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Black History: Bukka White (1906-1977)

Posted by Abeiku Ebo on

Black History: Bukka White (1906-1977)

Composer, guitarist, pianist, storyteller Bukka White was born Booker T. Washington White on November 12, 1906, in Houston, Chickasaw County, Mississippi, to Herman and Sarah Farr White. He got his initial start in music, learning the violin with Cajun and blues tunes, and the guitar from his father. White’s mother and legendary blues guitarist B.B. King’s grandmother were sisters.

In 1919 when White was 13, he left for Chicago, where he played on the streets with a blind guitarist. At the age of 14 he returned to Clarksdale, Mississippi, where he stayed with an uncle. During that time, he contacted Delta blues legend Charley Patton, who taught him the rudimentary music theory for improvisation on the guitar and fiddle, and introduced him to other instruments. In addition to music, White pursued careers in sport, playing in Negro League baseball and, for a time, taking up boxing. He later served in the U.S. Navy from 1942 to 1944.

In 1930 White met and impressed Ralph Limbo, a talent scout for the Victor label and traveled to Memphis for his first recordings, singing the blues and gospel material. However, Victor only released four of the 14 songs White recorded that day. In 1937, Bukka recorded “Pinebluff Arkansas'” and “Shake ‘em on down” for the Vocalion label in Chicago. During the music session in Memphis, Tennessee police knocked at the door to arrest him for allegedly shooting a man in self-defense. While awaiting the trial, he jumped bail and headed for Chicago, making two recordings before being apprehended and sent back to Mississippi to serve three years at the Mississippi State Penitentiary called Parchman Farm. While he was serving time, White’s record “Shake ’em on down” became a hit.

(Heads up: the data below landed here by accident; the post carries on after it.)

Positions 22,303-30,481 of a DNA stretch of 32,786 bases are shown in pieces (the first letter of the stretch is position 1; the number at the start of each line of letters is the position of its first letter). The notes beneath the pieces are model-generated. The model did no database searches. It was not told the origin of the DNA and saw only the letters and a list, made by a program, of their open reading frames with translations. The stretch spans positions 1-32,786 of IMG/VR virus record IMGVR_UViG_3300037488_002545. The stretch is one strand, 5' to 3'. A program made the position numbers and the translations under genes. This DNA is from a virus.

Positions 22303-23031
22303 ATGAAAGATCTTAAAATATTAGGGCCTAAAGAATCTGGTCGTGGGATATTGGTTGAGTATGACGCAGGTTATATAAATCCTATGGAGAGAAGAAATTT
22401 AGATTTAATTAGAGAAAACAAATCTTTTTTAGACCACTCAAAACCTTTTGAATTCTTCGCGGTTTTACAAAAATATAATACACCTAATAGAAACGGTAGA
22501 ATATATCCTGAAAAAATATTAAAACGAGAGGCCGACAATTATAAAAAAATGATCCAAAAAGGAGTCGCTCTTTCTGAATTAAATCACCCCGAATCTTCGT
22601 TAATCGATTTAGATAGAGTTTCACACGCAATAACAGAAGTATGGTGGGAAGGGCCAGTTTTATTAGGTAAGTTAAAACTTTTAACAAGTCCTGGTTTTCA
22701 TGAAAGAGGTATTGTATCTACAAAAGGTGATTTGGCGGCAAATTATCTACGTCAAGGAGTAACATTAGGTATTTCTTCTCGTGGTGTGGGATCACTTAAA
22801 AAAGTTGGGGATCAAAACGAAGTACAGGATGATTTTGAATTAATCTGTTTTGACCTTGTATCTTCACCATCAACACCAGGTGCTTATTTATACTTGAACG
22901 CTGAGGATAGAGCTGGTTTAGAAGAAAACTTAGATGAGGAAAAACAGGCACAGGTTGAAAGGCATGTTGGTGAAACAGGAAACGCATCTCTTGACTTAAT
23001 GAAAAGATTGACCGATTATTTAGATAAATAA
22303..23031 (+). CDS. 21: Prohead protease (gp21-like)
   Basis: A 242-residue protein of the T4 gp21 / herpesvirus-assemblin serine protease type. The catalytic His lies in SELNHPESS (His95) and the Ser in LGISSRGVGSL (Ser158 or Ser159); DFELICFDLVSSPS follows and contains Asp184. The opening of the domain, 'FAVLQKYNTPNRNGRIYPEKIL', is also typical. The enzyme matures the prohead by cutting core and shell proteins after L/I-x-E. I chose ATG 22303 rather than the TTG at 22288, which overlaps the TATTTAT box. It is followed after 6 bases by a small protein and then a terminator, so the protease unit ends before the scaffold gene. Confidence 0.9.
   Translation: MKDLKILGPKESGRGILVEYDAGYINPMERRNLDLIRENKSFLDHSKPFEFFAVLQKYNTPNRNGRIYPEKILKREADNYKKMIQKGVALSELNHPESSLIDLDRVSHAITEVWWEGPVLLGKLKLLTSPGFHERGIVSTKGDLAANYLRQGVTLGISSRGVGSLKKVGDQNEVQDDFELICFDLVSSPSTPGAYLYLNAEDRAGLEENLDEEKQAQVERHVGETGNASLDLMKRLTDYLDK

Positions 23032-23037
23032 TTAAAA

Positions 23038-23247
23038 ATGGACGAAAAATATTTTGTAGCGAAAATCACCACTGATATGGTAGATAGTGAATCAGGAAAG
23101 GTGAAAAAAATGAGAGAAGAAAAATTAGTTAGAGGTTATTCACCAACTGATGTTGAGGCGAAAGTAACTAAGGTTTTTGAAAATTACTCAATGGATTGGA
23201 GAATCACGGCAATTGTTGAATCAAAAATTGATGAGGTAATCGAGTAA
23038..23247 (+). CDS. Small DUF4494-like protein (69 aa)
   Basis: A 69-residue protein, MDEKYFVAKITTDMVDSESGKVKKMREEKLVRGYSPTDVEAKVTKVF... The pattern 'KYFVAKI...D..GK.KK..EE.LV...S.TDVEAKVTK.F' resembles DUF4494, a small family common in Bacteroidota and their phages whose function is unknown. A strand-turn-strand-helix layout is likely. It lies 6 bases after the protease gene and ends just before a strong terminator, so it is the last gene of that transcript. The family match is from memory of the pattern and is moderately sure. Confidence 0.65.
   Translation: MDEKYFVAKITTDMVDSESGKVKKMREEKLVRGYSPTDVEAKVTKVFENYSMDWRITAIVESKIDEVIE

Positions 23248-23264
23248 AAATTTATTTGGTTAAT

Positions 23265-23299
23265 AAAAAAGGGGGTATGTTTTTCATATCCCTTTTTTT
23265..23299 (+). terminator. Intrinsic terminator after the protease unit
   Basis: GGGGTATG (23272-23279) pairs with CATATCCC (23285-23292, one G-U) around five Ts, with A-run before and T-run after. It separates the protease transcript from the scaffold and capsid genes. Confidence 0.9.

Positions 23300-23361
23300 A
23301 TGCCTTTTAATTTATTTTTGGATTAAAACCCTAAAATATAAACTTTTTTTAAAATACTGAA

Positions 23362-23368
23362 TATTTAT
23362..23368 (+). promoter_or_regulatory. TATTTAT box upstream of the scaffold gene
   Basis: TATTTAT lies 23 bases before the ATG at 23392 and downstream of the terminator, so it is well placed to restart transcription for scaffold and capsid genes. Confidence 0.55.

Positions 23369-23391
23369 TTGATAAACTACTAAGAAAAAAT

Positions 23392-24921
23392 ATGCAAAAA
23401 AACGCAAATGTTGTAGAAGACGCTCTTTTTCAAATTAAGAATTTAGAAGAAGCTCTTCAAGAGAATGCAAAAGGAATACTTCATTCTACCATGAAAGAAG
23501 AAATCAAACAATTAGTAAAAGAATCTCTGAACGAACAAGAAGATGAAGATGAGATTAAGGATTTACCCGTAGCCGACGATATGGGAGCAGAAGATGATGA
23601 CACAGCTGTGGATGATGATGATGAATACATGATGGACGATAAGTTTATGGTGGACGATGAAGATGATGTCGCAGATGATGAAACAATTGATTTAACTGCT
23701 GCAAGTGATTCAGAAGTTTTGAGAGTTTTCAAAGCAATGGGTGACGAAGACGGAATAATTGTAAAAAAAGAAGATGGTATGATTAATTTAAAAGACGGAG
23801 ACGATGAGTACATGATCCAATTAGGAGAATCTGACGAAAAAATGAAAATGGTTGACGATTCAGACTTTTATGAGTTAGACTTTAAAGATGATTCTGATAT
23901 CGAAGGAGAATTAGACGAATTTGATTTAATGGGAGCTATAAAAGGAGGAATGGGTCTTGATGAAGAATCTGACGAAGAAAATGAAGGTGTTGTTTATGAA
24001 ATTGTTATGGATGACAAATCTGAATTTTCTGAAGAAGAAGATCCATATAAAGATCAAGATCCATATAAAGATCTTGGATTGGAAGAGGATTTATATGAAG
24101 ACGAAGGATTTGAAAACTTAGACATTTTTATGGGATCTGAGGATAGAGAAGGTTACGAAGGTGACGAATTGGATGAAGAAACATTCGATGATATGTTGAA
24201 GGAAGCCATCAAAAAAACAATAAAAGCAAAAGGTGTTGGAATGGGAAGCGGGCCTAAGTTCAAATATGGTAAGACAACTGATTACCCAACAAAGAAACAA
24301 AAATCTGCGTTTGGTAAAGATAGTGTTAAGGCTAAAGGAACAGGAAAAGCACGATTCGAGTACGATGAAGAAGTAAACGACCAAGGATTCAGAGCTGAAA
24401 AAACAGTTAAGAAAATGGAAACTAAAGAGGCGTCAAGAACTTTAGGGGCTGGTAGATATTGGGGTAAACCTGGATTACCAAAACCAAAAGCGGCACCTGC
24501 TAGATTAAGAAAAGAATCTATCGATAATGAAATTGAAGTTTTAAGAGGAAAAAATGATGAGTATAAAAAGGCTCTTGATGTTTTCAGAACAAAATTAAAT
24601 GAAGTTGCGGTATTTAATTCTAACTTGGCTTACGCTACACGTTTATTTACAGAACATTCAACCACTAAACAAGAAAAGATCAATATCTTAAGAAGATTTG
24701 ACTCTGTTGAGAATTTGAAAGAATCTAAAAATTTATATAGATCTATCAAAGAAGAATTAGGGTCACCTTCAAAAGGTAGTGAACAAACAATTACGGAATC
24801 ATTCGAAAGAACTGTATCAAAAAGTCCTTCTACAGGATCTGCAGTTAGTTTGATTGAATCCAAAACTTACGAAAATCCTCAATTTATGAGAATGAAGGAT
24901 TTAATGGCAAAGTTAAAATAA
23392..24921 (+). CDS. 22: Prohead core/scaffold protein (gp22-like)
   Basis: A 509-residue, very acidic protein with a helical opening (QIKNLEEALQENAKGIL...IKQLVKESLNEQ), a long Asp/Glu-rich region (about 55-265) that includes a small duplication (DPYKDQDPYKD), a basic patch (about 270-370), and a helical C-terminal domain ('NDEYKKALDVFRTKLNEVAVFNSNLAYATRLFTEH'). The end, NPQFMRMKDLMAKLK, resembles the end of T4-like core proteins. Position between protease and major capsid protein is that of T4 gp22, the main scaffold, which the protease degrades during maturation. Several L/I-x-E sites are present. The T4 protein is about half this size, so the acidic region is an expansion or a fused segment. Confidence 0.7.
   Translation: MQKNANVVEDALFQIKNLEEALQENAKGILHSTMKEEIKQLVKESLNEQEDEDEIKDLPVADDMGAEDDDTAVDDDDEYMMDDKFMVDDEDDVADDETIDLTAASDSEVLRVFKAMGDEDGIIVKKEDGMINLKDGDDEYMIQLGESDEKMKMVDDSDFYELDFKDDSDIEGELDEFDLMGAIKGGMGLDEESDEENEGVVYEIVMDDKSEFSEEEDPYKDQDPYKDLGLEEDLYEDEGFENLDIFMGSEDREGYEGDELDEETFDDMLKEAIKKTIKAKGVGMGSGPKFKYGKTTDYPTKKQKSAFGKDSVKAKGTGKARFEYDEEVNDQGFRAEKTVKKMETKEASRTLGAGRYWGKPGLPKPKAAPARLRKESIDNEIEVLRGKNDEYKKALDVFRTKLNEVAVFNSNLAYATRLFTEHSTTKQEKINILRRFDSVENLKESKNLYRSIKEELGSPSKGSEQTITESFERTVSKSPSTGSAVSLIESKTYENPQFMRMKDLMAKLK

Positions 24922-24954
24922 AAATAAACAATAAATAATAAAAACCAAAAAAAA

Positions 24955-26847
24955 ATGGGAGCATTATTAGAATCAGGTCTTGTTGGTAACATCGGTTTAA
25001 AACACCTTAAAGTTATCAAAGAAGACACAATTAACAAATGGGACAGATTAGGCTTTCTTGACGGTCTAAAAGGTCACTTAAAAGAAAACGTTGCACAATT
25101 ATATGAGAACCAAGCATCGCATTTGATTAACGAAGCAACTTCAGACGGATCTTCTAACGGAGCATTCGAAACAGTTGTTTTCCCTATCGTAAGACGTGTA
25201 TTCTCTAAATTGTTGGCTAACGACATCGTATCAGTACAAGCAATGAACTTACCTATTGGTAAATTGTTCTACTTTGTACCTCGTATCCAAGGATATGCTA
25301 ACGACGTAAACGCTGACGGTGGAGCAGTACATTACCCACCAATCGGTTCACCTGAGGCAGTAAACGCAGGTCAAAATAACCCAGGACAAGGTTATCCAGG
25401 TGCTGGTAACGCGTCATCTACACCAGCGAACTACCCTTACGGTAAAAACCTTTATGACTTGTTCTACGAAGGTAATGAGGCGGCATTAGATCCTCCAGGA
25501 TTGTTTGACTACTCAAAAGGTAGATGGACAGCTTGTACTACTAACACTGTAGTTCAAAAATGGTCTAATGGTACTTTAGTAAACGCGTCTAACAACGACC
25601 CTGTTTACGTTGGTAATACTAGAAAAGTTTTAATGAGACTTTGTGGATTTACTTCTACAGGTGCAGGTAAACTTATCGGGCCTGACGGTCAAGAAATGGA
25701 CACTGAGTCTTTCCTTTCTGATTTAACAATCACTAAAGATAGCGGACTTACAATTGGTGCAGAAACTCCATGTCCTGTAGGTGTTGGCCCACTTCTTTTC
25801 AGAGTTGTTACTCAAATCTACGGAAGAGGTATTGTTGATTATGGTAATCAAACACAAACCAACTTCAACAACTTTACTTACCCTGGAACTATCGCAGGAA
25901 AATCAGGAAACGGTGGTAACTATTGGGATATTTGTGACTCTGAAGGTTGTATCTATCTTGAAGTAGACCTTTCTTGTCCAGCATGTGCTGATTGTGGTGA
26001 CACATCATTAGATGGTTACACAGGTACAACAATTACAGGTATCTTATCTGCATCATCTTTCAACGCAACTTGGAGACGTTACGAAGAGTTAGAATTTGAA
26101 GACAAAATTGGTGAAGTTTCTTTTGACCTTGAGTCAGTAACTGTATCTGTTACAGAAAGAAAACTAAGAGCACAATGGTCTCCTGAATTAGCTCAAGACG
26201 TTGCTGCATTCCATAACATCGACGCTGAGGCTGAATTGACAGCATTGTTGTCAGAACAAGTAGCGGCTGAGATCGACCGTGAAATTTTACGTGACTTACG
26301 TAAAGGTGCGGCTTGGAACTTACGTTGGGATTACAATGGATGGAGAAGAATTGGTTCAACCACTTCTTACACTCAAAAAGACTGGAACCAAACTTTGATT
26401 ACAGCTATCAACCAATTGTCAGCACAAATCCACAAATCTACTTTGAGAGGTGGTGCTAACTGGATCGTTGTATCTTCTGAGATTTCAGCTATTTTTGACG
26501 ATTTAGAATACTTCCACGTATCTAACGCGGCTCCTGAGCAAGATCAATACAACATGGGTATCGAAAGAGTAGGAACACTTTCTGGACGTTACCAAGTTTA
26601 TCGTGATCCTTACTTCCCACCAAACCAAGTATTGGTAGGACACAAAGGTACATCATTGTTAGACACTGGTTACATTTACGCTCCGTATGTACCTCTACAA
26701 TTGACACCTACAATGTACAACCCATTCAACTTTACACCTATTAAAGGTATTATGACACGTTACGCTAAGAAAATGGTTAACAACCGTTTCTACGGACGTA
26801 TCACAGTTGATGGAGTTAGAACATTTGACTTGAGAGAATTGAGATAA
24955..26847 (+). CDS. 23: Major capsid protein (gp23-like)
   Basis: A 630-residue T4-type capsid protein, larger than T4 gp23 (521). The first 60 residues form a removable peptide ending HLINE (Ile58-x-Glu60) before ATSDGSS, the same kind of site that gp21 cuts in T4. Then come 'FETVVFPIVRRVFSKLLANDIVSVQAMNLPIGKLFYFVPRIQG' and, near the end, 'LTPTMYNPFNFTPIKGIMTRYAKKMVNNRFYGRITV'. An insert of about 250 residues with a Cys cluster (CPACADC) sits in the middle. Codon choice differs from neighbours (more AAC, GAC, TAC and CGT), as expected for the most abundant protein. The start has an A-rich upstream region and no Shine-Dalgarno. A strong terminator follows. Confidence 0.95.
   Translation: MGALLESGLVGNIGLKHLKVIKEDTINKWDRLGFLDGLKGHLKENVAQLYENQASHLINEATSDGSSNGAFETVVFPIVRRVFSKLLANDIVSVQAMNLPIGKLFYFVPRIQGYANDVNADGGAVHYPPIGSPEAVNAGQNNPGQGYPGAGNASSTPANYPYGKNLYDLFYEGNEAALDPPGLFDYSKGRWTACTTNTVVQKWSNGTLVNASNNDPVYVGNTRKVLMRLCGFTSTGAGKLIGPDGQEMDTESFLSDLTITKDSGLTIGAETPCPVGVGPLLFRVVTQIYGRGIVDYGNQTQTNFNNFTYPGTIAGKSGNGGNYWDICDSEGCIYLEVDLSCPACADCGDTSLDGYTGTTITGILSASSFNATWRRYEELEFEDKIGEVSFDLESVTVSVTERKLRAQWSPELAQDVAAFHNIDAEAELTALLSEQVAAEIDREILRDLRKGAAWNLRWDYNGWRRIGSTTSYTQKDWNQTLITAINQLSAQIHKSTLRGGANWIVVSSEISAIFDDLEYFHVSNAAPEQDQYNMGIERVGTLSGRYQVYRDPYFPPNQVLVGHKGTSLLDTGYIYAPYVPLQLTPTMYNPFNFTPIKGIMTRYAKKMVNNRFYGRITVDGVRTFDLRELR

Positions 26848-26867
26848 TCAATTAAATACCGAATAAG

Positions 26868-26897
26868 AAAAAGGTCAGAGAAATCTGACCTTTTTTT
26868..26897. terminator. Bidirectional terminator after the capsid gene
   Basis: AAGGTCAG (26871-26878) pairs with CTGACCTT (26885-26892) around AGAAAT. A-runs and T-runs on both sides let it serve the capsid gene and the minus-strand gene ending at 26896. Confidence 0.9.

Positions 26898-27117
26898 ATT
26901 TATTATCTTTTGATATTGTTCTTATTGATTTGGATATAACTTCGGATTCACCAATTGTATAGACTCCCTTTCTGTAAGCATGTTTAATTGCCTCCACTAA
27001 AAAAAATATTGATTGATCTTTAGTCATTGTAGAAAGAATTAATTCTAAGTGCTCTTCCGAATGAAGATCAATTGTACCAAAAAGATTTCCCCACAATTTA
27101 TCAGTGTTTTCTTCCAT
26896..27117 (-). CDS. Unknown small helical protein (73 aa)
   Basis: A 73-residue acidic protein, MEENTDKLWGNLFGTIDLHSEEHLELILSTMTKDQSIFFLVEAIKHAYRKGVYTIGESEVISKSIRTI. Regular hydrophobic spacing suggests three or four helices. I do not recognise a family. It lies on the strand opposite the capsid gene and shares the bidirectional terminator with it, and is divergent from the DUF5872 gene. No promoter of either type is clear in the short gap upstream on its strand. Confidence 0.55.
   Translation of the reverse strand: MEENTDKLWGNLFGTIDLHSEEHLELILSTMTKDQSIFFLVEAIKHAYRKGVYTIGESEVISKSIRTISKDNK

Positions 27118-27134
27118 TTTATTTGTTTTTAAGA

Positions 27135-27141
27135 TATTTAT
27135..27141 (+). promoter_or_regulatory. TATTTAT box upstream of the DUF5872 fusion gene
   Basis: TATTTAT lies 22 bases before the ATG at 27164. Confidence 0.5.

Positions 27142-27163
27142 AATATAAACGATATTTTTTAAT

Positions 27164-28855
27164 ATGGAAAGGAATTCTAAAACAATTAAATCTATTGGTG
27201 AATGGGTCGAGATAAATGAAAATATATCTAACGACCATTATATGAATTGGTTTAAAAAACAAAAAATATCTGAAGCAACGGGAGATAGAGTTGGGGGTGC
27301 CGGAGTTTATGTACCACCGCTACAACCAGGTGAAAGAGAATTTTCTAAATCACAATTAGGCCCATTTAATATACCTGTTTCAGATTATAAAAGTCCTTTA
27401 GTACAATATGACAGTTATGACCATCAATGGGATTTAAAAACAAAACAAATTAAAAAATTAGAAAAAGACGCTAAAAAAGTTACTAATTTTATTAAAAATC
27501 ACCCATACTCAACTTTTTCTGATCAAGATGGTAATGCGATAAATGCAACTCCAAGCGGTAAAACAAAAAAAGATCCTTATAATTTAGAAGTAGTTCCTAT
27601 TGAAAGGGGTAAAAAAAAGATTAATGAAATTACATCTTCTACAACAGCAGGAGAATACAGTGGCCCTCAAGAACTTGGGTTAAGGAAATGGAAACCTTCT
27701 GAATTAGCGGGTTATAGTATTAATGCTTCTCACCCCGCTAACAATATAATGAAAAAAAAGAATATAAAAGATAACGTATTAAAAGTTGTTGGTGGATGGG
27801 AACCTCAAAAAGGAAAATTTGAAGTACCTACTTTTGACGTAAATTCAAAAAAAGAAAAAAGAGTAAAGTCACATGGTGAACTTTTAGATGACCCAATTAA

In 1939 White, while still at Parchman, recorded for folklorist Alan Lomax’s American Music Project which eventually was housed at the Library of Congress. White’s album recorded for Lomax and called Sky Songs, Vols. 1-3, included more than 60 minutes of Blues. “Parchman Farm Blues” was one of the songs. The improvised songs allowed White to tell stories about the dusty street corners, dirt roads, juke joints, and jails that felt like home to him.

By 1970, White was still performing on the blues festival circuit.  He often experimented with new material but his fans waited to hear him play “Parchman Farm Blues.”  In 1973 White released the album Big Daddy which was a commercial and critical success for the 67-year- old bluesman. It was also his last album.

Bukka White died of cancer on February 26, 1977, in Memphis, Tennessee. He was 70. However, he was posthumously celebrated in 1990 by being inducted into the Blues Hall of Fame. On November 21, 2011, the Recording Academy announced the addition of White’s “Fixin’ to Die Blues” to its 2012 list of Grammy Hall of Fame Award.

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